The question of what seafood is “okay” to eat has become increasingly difficult to answer in recent years. Here are some of the main concerns surrounding seafood consumption that we need to consider as responsible consumers who want to protect both human and ocean health.
Is the species overfished?
As consumers we must determine if a species was fished in a manner that allows its supply to recover and/or prosper. Whether buying wild caught or farmed fish, our choices matter. Remember that the market will respond to both our individual and collective choices as consumers. Our choices influence every step in a given species path from ocean to plate.
Be aware that it has been determined that a high percentage of seafood products are mislabeled. Looking for words like “local”, “fresh,” and “wild-caught,” may or may not be a good start. A recent study reports that illegal, unregulated, and unreported fishing accounts for 20% of the global catch.
In order to make a real impact, start asking questions. Inquire at restaurants, grocery stores and markets where the seafood you are buying comes from, how it was produced, and if it was fished sustainably.
Often making a simple swap and being open to trying something new can make a difference. For instance, choose haddock over cod, or perhaps a sustainably farmed aquaculture variety. Ask a fishmonger about lesser known species, which are often just as good and even cheaper that more popular species.
The Monterey Bay Aquarium’s Seafood Watch offers a handy print out for US regions and even a sushi guide that you can keep in your wallet. It can be found here. The organization Seafood for the Future runs another website that is helpful to consumers in determining seafood sustainability.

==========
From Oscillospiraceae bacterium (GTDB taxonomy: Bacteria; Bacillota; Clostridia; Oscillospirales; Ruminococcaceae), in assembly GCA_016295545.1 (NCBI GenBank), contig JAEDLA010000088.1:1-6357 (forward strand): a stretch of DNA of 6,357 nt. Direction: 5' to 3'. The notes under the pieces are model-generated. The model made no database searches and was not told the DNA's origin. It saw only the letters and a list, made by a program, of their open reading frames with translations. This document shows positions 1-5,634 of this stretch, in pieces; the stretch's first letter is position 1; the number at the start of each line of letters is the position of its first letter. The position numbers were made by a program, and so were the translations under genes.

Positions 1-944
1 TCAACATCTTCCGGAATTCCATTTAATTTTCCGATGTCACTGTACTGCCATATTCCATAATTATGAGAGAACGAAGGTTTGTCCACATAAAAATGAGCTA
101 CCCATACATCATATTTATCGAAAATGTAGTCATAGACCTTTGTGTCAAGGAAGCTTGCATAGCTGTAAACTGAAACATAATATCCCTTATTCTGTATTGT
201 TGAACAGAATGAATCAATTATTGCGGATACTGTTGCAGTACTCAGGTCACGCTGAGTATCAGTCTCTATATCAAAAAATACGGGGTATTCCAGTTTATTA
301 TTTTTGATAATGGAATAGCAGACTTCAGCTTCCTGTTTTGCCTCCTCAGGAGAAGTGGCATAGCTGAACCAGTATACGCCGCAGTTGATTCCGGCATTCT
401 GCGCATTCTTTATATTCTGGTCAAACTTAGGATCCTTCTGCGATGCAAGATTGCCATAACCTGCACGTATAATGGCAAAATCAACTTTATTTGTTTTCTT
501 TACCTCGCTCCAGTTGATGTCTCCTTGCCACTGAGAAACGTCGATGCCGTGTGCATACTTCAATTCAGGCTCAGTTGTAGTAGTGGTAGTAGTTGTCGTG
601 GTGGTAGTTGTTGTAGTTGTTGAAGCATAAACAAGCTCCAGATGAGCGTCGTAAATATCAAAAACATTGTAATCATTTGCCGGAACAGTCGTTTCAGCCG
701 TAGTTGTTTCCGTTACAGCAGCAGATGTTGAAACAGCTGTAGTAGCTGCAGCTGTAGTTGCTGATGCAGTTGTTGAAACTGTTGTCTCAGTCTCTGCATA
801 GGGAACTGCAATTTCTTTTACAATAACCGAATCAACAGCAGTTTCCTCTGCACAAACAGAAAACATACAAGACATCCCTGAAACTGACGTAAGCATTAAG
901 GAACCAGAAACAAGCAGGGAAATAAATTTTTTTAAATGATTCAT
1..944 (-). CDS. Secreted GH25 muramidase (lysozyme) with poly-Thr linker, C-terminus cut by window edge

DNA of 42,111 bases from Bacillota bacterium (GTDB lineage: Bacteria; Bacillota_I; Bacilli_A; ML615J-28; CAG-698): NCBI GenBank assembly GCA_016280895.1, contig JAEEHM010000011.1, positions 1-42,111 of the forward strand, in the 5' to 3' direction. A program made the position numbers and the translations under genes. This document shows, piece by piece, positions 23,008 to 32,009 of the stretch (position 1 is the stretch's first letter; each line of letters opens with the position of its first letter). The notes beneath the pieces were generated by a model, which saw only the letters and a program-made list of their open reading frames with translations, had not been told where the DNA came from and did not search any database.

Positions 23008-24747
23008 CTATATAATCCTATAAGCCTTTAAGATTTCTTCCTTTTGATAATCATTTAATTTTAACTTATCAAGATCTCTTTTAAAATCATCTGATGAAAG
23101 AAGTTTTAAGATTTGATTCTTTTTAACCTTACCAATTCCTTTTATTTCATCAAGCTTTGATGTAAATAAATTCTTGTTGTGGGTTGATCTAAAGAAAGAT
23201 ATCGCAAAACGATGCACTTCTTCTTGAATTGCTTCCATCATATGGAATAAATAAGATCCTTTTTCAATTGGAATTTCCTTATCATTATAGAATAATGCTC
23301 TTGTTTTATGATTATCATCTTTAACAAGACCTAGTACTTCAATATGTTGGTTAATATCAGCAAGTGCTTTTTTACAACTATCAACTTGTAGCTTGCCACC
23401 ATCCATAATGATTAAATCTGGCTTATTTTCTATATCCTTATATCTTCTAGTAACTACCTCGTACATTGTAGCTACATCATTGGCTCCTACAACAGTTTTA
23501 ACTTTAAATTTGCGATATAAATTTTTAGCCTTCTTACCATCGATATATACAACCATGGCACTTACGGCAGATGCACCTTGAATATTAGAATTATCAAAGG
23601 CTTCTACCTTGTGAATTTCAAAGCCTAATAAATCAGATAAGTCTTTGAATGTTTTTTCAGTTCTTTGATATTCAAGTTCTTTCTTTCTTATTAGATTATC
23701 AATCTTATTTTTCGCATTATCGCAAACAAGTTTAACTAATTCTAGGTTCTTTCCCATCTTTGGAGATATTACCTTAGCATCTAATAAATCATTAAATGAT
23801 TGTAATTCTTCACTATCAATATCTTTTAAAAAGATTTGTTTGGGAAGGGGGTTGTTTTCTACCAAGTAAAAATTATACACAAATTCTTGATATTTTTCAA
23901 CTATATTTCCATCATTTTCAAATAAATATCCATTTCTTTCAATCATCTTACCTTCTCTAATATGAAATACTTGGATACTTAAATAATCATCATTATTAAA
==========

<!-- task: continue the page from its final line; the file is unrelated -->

Is the species safe for human consumption?
Seafood consumption can contribute to human health. Oily fish such as tuna, mackerel, salmon, sardines, anchovies, and trout, provide our bodies with proteins, vitamins A and D, and other vitamins and minerals. These species also contain healthy omega 3 fatty acids that protect against heart disease.
On the other hand, seafood high in mercury has been determined to be hazardous to your health A good rule of thumb to remember that smaller fish have less mercury. For more information about health and mercury in fish, you can download a brochure from the FDA here.
Be aware that farmed fish aren’t always the answer, as they may have been fed a diet of fish meal produced from mercury-laden larger species. The “Got Mercury” calculator can help you make healthier seafood choices.
Another potential health concern
Eating shellfish during a red tide or harmful algal bloom can be dangerous. Some red tides or HABs produce neurotoxins that can cause serious illness or death. Local public health departments will advise citizens of such outbreaks.
What about farmed fish, anyway?
In coming years global aquaculture will continue to grow. It is predicted that within the next decade or so, most of the fish we eat will be farm-raised in either onshore or offshore facilities. As with everything having to do with the ocean environment, the issue of fish farming is complex, with various countries abiding by different standards.
Farmed raised fish potentially can alleviate the pressure on our wild stocks. But it is important to be aware that farm raised fish varies dramatically as far as sustainability, quality, and safety for human consumption. Although some of the potential hazards for human and ocean health are known, much research is still taking place.
By staying informed about new developments in the area of aquaculture and choosing seafood from higher quality farms implementing better research and utilizing quality production systems, you as a consumer can play a positive role in reducing the negative impacts on both fish and the ocean.